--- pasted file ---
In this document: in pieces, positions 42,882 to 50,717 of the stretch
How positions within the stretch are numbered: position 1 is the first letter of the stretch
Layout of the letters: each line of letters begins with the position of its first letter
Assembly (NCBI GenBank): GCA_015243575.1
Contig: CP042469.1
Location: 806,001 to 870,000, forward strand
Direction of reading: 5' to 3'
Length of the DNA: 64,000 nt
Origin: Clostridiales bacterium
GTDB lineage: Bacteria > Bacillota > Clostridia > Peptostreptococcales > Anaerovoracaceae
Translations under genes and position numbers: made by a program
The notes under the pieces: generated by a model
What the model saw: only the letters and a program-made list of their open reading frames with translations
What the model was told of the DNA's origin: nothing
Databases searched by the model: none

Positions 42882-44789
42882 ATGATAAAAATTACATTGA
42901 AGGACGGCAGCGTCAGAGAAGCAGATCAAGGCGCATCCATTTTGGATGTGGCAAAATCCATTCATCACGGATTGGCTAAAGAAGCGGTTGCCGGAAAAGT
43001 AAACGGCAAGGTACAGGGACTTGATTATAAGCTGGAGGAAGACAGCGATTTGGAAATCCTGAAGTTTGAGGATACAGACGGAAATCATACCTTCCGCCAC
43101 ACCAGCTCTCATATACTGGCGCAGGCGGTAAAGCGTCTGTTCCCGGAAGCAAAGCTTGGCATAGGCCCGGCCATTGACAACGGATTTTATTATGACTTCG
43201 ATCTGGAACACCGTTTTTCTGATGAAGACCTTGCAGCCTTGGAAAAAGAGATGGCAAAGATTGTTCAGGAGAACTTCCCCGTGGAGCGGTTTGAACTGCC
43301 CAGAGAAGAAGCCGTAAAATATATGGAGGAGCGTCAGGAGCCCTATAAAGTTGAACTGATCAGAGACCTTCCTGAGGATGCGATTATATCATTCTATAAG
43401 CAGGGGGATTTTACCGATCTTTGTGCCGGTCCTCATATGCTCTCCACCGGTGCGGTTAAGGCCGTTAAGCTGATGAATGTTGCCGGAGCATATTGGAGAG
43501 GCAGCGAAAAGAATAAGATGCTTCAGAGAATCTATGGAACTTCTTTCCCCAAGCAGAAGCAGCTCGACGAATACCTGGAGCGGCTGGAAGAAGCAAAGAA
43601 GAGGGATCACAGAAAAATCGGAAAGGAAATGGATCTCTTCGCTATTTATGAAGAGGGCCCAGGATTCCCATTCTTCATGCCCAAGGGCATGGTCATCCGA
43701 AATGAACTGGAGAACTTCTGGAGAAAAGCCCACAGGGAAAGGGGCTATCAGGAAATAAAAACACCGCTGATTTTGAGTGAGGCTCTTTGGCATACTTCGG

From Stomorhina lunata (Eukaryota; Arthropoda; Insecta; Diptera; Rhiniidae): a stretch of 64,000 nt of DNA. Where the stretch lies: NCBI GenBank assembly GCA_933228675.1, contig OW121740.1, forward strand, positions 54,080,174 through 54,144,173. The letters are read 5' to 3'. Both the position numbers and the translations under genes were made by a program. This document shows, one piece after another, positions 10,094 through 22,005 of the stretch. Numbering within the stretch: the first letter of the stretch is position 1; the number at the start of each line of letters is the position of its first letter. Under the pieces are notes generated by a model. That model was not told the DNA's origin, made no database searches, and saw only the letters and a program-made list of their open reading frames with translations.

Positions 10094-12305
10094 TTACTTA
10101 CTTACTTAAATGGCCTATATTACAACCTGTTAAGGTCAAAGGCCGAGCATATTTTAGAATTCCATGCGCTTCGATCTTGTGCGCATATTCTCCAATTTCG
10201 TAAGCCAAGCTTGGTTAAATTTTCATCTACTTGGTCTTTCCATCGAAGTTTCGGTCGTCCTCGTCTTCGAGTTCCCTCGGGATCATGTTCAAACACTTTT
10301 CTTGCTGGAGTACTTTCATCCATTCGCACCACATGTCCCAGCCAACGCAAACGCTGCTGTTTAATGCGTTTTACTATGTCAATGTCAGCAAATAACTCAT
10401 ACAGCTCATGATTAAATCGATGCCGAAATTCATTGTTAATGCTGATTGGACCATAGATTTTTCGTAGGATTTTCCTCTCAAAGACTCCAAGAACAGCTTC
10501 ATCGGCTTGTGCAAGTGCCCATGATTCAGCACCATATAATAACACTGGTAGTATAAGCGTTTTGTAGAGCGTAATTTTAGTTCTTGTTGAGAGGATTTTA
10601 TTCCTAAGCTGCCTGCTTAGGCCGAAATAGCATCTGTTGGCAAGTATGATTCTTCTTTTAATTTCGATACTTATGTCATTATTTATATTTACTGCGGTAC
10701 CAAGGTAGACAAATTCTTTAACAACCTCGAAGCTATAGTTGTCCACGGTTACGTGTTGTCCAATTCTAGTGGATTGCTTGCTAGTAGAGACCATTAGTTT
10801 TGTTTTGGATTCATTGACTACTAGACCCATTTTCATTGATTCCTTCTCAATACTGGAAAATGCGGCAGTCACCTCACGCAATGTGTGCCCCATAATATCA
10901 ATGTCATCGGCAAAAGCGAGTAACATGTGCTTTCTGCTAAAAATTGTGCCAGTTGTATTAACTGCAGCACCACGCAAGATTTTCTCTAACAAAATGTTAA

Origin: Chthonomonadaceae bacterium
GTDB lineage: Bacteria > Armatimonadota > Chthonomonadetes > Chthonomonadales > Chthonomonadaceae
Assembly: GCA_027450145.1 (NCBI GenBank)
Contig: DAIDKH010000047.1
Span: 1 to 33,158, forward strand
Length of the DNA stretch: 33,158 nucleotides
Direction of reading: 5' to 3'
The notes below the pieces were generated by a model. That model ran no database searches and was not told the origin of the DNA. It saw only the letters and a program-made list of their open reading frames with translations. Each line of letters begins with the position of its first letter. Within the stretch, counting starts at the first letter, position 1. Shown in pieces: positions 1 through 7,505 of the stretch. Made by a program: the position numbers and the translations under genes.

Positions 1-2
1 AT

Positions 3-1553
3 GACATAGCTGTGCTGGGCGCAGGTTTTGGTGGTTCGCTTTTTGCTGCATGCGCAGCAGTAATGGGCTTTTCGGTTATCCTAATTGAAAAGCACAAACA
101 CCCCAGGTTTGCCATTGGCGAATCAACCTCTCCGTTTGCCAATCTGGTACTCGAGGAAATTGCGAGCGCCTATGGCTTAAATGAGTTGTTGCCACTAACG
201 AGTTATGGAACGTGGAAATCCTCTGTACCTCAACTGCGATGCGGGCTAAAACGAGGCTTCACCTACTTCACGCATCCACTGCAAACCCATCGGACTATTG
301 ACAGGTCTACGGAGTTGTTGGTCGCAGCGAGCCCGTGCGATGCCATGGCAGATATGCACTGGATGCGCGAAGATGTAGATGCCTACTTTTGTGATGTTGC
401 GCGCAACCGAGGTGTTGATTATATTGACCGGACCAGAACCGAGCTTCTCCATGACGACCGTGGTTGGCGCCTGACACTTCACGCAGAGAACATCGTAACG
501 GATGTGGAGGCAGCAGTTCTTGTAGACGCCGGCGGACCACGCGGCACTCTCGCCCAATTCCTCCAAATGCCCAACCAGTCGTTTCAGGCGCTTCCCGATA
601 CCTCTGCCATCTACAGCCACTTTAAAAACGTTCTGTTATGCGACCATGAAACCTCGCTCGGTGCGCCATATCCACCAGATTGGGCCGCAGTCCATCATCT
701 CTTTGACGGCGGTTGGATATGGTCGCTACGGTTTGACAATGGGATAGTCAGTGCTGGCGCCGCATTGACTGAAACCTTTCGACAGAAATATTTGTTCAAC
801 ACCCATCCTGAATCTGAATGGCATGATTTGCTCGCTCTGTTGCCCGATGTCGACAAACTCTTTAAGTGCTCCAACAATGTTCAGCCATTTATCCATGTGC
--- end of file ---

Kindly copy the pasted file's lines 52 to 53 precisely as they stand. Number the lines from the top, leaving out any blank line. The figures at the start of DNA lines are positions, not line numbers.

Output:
201 AGTTATGGAACGTGGAAATCCTCTGTACCTCAACTGCGATGCGGGCTAAAACGAGGCTTCACCTACTTCACGCATCCACTGCAAACCCATCGGACTATTG
301 ACAGGTCTACGGAGTTGTTGGTCGCAGCGAGCCCGTGCGATGCCATGGCAGATATGCACTGGATGCGCGAAGATGTAGATGCCTACTTTTGTGATGTTGC